For example, when the default settings are used, the string (function name) found for two dichotomous variables when searching in associationMatrixStatDefaults is 'chisq', and the string found in associationMatrixESDefaults is 'v'. associationMatrix then calls computeStatistic[['chisq']] and computeEffectSize[['v']], providing the two variables as arguments, as well as passing the 'conf.level' argument. These two functions then each return an object that associationMatrix extracts the information from. Inspect the source code of these functions (by typing their names without parentheses in the R prompt) to learn how this object should look, if you want to write your own functions.


Gjalt-Jorn Peters

Maintainer: Gjalt-Jorn Peters


### Generate a simple association matrix using all three variables in the
### Orange tree dataframe
#>                  1.             2.             3.
#> 1. Tree                                          
#> 2. age           e=[0; NA]                       
#>                  e=0, p=1                        
#> 3. circumference e=[0; 0.19]    r=[0.83; 0.96]   
#>                  e=0.11, p=.728 r=0.91, p<.001   

### Or four variables from infert:
associationMatrix(infert, c("education", "parity",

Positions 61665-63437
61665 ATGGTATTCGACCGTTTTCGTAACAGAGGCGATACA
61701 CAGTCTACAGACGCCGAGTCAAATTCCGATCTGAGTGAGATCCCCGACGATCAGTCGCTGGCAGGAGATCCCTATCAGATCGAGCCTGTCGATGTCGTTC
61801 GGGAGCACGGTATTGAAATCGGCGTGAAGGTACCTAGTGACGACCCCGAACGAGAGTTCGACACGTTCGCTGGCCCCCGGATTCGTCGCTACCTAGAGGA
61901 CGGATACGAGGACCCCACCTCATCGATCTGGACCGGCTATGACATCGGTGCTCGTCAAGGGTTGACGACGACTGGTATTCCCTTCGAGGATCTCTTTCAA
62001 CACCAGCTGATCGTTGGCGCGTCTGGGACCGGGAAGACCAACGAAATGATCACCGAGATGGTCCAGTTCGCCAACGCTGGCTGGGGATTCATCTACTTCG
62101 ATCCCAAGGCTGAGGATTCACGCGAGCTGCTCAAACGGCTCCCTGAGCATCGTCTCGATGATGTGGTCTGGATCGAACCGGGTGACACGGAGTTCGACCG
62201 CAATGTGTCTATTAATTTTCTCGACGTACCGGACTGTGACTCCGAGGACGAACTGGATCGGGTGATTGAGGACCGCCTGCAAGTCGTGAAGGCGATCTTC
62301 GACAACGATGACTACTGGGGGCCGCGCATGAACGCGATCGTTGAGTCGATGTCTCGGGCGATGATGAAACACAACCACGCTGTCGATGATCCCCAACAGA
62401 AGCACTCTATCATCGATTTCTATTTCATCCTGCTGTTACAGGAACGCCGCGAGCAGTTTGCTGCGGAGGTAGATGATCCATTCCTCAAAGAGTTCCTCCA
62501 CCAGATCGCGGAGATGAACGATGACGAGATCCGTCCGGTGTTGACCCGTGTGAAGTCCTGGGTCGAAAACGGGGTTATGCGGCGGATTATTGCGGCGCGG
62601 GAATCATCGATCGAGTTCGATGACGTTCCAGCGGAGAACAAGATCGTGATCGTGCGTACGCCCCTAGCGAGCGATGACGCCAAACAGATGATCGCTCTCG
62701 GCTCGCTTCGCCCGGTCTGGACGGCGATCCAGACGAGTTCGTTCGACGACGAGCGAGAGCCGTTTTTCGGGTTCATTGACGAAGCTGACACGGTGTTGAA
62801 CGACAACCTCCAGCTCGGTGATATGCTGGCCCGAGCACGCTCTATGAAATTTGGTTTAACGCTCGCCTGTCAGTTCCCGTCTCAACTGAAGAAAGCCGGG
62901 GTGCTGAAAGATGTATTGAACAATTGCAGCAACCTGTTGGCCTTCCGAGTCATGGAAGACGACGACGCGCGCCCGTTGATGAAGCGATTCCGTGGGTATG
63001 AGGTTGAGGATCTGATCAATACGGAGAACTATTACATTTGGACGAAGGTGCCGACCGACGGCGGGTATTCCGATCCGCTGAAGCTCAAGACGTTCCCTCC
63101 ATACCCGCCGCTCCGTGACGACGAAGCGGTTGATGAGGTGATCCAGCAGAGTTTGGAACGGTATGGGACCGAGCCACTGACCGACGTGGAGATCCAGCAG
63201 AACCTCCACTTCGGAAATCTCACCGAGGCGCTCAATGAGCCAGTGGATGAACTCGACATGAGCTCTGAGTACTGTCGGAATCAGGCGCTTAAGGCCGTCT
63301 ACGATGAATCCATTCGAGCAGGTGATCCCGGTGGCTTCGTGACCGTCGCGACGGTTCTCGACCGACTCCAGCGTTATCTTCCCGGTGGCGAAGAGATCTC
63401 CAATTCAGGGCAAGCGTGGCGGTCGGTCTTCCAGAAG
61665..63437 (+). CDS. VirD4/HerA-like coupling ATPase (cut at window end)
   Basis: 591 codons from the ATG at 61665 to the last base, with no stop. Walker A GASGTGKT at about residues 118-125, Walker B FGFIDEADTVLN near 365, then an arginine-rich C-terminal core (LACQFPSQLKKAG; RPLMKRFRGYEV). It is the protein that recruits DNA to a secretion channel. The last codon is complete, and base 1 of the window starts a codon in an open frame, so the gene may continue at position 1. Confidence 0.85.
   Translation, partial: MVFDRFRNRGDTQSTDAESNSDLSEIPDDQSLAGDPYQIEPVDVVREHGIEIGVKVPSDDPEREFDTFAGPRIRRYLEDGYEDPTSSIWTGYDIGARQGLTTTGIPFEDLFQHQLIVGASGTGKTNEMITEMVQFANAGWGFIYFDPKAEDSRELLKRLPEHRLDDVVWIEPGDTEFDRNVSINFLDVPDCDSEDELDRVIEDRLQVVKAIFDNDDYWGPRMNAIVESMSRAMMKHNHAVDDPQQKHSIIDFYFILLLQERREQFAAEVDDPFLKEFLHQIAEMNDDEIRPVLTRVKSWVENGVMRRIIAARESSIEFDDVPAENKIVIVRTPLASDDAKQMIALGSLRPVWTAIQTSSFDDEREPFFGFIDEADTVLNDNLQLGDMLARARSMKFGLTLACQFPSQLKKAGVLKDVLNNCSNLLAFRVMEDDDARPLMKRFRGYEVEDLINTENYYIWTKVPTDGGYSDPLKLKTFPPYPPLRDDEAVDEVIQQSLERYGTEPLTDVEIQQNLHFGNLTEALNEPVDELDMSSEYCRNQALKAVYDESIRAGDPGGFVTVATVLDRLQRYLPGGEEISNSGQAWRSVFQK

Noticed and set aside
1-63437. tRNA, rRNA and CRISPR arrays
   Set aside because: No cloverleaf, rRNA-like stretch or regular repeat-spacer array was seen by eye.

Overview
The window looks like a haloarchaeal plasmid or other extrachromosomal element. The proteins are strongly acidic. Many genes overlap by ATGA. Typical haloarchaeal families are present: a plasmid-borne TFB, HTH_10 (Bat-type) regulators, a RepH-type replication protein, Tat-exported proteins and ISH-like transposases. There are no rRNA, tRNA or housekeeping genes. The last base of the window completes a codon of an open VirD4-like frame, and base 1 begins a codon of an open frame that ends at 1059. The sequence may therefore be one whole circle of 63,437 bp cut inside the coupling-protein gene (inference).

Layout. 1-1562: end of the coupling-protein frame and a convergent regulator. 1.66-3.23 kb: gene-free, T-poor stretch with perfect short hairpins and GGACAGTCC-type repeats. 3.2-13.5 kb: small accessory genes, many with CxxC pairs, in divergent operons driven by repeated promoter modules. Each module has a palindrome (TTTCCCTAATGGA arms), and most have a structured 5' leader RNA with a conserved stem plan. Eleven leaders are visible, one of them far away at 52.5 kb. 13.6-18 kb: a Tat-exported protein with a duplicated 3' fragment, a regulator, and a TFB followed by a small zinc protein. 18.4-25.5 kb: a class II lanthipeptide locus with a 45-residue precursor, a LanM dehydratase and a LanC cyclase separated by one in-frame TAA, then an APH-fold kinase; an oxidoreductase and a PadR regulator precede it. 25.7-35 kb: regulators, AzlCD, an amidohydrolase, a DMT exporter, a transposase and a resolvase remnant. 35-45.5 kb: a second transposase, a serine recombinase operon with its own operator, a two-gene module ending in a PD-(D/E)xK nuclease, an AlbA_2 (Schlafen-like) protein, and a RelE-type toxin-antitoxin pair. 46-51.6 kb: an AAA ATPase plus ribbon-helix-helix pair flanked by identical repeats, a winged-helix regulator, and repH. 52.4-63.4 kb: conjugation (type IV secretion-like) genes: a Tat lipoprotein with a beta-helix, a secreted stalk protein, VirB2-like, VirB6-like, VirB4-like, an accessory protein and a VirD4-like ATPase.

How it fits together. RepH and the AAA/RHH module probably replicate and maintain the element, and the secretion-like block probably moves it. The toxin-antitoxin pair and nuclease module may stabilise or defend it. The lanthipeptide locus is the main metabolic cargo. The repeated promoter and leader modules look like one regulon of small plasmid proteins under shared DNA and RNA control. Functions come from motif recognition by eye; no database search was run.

"induced", "case"), colNames=TRUE);
#>           education      parity          induced         case
#> education                                                    
#> parity    e=[0.09; 0.23]                                     
#>           e=0.16, p<.001                                     
#> induced   e=[0.01; 0.08] r=[0.34; 0.54]                      
#>           e=0.04, p=.011 r=0.45, p<.001                      
#> case      e=[0; NA]      r=[-0.12; 0.13] r=[-0.11; 0.14]     
#>           e=0, p=.999    r=0.01, p=.999  r=0.02, p=.999      

### Use variable names in the columns and generate html
associationMatrix(Orange, colNames=TRUE, type='html');
#>                     Tree             age              circumference
#> Tree                ""               ""               ""           
#> <!-- Variable 1 --> ""               ""               ""           
#> age                 "e=[0; NA]"      ""               ""           
#> <!-- Variable 2 --> "e=0, p=1"       ""               ""           
#> circumference       "e=[0; 0.19]"    "r=[0.83; 0.96]" ""           
#> <!-- Variable 3 --> "e=0.11, p=.728" "r=0.91, p<.001" ""